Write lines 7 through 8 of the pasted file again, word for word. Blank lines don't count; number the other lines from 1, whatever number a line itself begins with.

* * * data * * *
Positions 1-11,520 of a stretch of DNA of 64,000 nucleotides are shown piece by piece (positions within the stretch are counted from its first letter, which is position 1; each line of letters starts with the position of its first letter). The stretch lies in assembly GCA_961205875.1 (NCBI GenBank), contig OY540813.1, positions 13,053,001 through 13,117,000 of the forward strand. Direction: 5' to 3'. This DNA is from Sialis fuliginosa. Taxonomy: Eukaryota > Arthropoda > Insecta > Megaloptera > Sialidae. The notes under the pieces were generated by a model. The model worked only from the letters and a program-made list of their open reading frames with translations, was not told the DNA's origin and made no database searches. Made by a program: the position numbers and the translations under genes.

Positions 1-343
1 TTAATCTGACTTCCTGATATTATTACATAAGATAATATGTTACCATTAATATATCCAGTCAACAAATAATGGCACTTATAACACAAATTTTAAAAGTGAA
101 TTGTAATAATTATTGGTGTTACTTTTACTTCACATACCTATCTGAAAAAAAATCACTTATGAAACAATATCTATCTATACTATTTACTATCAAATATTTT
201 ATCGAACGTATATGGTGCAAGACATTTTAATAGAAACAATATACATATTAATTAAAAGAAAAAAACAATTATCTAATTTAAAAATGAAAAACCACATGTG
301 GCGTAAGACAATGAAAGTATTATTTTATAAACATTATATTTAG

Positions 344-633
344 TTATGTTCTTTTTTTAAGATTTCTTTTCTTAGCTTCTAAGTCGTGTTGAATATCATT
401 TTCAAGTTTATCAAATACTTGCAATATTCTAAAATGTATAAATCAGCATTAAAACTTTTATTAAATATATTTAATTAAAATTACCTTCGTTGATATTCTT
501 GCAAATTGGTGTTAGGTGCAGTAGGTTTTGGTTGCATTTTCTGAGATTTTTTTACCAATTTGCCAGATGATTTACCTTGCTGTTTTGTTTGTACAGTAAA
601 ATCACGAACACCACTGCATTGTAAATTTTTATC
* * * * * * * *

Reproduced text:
Positions 344-633
344 TTATGTTCTTTTTTTAAGATTTCTTTTCTTAGCTTCTAAGTCGTGTTGAATATCATT